Research Professor Emeritus
My research examines the processes whereby such troubles arise and take on specific forms in being remedied or reacted to. Using qualitative field methods, I study both the indigenous dynamics of troubles, as in domestic violence situations, stalking and neighbor disputes, and formal, institutional responses to troubles, particularly by the criminal justice and mental health systems.
Ph. D., Brandeis University
Writing Ethnographic Fieldnotes. (with Rachel I. Fretz and Linda L. Shaw) Chicago: The University of Chicago Press, 1995.
"On Being Stalked" (with Kerry Ferris and Carol Gardner), Social Problems, v. 45, n. 3, 1998
"Participant Observation and Fieldnotes" (with Rachel I. Fretz and Linda L. Shaw). Pp. 352-68 in Atkinson, Coffey, Delalmont, Lyn Lofland, and John Lofland (eds.), Handbook of Ethnography. London: Sage Publications, 2001.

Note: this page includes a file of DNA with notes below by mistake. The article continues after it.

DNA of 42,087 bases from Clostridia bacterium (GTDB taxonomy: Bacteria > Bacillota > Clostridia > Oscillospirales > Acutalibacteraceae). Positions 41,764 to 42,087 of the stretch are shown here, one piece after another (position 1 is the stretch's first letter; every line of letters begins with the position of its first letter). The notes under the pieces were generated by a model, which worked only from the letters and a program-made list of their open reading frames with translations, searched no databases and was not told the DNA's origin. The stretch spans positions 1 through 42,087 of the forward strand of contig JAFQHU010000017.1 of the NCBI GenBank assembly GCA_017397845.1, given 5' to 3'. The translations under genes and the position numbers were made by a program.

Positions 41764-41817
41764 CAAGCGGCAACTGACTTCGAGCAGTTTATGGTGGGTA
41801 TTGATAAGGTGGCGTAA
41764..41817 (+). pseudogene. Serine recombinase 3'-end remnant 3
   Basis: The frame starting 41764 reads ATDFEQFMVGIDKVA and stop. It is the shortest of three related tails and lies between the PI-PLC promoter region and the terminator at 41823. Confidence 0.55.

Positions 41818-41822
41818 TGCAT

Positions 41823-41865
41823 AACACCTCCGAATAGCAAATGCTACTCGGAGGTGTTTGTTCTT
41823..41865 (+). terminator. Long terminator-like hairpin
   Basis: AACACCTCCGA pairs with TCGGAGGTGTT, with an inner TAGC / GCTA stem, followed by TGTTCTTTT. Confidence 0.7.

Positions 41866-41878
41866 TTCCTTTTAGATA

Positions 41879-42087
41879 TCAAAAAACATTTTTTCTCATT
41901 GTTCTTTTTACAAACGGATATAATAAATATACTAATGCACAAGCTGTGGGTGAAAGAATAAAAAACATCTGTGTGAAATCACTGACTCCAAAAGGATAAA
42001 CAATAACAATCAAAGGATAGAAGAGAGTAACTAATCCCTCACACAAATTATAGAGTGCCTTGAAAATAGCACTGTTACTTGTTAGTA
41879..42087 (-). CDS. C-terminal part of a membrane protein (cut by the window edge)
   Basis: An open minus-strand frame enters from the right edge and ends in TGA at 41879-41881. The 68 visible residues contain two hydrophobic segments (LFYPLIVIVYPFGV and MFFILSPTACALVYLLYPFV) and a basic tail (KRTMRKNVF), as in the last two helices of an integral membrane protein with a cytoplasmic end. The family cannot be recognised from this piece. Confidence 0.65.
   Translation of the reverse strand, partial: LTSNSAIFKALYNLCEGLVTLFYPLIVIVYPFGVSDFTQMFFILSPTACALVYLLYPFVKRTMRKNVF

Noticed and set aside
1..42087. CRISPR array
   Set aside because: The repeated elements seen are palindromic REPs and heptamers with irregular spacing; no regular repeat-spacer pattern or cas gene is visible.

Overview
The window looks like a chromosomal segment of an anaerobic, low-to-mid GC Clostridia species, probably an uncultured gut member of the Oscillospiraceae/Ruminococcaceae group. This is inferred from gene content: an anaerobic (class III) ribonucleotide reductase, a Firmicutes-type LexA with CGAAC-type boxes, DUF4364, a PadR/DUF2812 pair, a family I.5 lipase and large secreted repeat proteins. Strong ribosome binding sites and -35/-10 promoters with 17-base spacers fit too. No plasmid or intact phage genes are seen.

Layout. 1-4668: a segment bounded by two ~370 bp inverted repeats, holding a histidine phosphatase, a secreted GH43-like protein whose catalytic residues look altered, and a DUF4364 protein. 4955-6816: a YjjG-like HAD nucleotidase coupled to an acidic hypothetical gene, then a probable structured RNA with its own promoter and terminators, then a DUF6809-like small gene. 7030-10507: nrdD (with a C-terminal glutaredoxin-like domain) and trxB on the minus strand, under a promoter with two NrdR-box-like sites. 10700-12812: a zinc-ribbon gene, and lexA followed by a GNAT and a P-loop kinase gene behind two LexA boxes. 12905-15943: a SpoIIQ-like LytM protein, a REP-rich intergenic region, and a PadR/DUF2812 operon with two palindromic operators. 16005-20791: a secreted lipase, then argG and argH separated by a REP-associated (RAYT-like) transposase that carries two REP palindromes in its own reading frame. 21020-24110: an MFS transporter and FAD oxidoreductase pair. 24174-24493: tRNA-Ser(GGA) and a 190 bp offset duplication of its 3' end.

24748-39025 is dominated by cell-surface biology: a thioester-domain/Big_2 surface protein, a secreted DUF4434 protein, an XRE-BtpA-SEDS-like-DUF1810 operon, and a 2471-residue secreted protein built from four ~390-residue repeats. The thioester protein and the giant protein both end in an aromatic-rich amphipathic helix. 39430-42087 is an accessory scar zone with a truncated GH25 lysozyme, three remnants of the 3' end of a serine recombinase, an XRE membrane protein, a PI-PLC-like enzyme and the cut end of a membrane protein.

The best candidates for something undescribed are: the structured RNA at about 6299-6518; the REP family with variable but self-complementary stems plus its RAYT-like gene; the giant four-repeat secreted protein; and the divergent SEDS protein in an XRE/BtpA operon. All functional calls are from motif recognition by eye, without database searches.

"Ethnomethodology and Ethnography" (with Melvin Pollner). Pp. 118-35 in Atkinson, Coffey, Delalmont, Lyn Lofland, and John Lofland (eds.), Handbook of Ethnography. London: Sage Publications, 2001.
Contemporary Field Research: Perspectives and Formulations. Second edition. Prospect Heights, IL: Waveland Press, 2001.
"Naturalistic Perspectives in Analyzing Field Data: Working with 'Key Incidents.'" To appear in Clive Seale, David Silverman, Jay Gubrium and Giampetro Gobo, eds., Inside Qualitative Research: Craft, Practice, Content. Sage Publications, 2003.